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Sorbus aucuparia 'Asplenifolia' | by wallygrom
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Sorbus aucuparia 'Asplenifolia'

Mountain Ash ... stunning, rich gold ...


From Wikipedia -

Sorbus aucuparia (Rowan, European Rowan, Mountain Ash, or European Mountain Ash), is a species of the genus Sorbus, native to most of Europe except for the far south, and northern Asia. In the south of its range in the Mediterranean region it is confined to high altitudes in mountains.


Sometimes called "Mountain Ash", Sorbus is unrelated to the true Ash tree though the leaves are superficially similar.


It is a small to medium-sized deciduous tree typically growing to 8–10 m tall, more rarely 20 m, and exceptionally to 28 m. The bark is smooth, silvery grey of young trees, becoming scaly pale grey-brown and occasionally fissured on old trees. The shoots are green and variably hairy at first, becoming grey-brown and hairless; the buds are conspicuous, purple-brown, and often densely hairy. The leaves are pinnate, 10–22 cm long and 6-12 cm broad, with 9–19 (most often 13–15) leaflets; each leaflet is 3–7 cm long and 15–23 mm broad, with a coarsely serrated margin; they are variably hairy, particularly the petiole and leaf veins on the underside. The hermaphrodite flowers are produced in large terminal corymbs 8–15 cm diameter with up to 250 flowers, the individual flowers 1 cm diameter, with five creamy-white petals, and are insect pollinated. The fruit is a small pome 6–9 mm (rarely up to 14 mm) diameter, green at first, ripening bright red in late summer, and containing up to eight (most commonly two) small seeds. It is diploid, with a chromosome count of 2n=34.


Rowan is very tolerant of cold and is often found at high altitude on mountains - in the UK it occurs at up to 1000 m altitude, higher than any other tree, and in France up to 2000 m.


It is very tolerant of a wide range of soil conditions, including thin acid soils and cracks in cliffs. It also fairly frequently grows as an epiphyte in clefts or cavities of larger trees such as Scots Pines, though epiphytic specimens rarely have growing conditions adequate for them to reach maturity.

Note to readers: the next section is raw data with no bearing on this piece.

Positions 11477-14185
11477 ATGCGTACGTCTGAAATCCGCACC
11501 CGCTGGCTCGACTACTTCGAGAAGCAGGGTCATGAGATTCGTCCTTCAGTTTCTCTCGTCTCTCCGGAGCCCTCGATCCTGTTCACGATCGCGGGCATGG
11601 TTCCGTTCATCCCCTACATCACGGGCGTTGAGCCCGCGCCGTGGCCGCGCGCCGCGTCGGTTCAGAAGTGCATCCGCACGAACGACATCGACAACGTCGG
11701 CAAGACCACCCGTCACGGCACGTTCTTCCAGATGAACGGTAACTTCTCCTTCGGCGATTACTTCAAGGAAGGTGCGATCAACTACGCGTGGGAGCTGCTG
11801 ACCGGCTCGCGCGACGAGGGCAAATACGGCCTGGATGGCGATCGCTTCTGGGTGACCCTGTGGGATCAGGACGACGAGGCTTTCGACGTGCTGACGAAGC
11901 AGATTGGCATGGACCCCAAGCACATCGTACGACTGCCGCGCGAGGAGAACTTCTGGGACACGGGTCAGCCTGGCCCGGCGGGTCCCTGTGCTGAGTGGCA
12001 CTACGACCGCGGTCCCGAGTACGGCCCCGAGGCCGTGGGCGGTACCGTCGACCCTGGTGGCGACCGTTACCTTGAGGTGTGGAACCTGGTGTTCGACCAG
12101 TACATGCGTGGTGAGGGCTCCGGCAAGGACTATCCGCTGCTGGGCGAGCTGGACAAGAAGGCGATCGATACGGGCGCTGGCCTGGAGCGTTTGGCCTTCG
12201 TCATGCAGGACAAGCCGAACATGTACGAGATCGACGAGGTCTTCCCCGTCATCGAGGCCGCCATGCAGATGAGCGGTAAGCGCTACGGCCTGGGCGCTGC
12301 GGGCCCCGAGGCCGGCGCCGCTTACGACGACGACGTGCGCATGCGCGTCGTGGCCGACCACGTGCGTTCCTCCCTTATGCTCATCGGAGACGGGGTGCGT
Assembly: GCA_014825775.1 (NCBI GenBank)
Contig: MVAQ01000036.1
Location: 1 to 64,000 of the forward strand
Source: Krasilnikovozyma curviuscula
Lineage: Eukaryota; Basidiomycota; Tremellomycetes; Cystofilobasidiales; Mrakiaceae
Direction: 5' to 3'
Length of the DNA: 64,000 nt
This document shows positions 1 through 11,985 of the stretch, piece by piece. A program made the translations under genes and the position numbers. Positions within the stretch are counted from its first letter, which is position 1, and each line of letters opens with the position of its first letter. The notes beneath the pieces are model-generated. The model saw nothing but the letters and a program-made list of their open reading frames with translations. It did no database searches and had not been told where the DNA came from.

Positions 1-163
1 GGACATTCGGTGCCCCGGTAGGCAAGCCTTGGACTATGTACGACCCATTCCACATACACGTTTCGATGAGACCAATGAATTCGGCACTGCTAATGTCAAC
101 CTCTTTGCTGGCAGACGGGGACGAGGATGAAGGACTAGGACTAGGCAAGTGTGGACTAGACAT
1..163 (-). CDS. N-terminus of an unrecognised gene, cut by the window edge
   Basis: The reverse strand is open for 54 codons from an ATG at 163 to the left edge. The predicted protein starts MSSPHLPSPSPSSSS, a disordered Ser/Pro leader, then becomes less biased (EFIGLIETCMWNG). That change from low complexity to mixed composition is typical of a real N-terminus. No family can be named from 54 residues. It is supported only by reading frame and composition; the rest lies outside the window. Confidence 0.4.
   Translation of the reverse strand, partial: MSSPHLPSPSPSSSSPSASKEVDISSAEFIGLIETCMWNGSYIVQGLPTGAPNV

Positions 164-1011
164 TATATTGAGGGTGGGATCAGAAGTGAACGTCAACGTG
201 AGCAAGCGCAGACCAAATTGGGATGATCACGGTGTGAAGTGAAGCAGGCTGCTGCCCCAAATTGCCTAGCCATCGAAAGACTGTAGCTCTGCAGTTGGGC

The fruit is an important food resource for many birds, notably Redwings, Fieldfares, Blackbirds, Mistle Thrushes and Waxwings, which in turn disperse the seeds in their droppings. The seeds are eaten by Pine Grosbeaks and other large finches.


The foliage and bark is eaten by Red Deer, Roe Deer, and Mountain Hares, and a small number of insect larvae, including the moth Venusia cambrica, the case-bearer moth Coleophora anatipennella and leaf-miners of genus Stigmella. The snail Helix aspersa also feeds on the leaves.


Like other rowans, it is widely grown as an ornamental tree. Several cultivars have been selected, including 'Asplenifolia' with very deeply serrated leaves, 'Beissneri' with coppery-orange bark and erect branching, and 'Fructu Luteo' with yellow fruit.


The fruit, called rowan berries in culinary usage, are usually quite bitter, but are used to make jam or jelly, with a distinctive bitter flavour. Due to wide range of European Rowan, fruits are used in many national kitchens to add their distinctive sour/bitter flavour to dishes or drinks. Rowan jelly is a traditional accompaniment to game and venison. The cultivar 'Edulis' has been selected for its less bitter fruit.


In the United Kingdom, where it is often known as the wiggen tree, the Mountain Ash has traditionally been used as an anti-witching device.

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Taken on October 31, 2010